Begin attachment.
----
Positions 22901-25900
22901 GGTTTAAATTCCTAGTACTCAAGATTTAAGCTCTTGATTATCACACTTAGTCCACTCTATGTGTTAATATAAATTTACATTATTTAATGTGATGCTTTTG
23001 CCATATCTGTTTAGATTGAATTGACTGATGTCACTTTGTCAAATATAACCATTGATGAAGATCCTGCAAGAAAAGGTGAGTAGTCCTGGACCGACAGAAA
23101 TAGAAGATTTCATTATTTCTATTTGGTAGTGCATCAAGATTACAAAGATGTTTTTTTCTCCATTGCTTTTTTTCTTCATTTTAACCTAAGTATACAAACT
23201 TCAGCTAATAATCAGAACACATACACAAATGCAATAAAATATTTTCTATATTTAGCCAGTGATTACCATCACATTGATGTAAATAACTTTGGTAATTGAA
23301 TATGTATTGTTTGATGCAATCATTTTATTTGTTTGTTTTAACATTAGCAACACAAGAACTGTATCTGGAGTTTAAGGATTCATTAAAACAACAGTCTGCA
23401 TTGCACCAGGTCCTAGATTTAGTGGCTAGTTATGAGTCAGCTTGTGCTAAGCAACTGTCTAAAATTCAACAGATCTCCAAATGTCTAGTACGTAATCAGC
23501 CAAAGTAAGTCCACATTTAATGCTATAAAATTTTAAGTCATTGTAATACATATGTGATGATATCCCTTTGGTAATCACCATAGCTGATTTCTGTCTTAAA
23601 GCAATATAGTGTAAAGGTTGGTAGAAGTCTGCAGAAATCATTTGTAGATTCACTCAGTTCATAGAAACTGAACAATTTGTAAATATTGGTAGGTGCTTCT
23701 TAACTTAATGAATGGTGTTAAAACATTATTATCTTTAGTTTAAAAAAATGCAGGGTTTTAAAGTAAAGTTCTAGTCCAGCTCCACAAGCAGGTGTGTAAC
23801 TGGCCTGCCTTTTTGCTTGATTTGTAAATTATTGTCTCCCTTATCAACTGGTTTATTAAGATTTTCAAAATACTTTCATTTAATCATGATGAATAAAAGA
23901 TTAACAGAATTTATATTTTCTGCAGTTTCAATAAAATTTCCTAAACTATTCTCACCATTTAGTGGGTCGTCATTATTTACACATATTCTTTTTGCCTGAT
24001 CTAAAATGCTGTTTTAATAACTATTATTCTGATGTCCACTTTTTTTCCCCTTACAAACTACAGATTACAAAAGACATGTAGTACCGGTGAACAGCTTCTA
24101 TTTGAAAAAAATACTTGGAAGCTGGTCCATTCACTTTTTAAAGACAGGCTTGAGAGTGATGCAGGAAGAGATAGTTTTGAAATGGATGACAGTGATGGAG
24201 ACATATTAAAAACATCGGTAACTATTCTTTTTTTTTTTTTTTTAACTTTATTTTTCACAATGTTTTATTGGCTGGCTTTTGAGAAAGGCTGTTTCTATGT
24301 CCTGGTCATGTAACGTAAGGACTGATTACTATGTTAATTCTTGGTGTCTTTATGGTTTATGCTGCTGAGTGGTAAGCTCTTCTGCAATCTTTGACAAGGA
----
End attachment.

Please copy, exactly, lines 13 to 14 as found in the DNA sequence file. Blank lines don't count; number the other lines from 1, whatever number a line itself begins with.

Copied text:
24001 CTAAAATGCTGTTTTAATAACTATTATTCTGATGTCCACTTTTTTTCCCCTTACAAACTACAGATTACAAAAGACATGTAGTACCGGTGAACAGCTTCTA
24101 TTTGAAAAAAATACTTGGAAGCTGGTCCATTCACTTTTTAAAGACAGGCTTGAGAGTGATGCAGGAAGAGATAGTTTTGAAATGGATGACAGTGATGGAG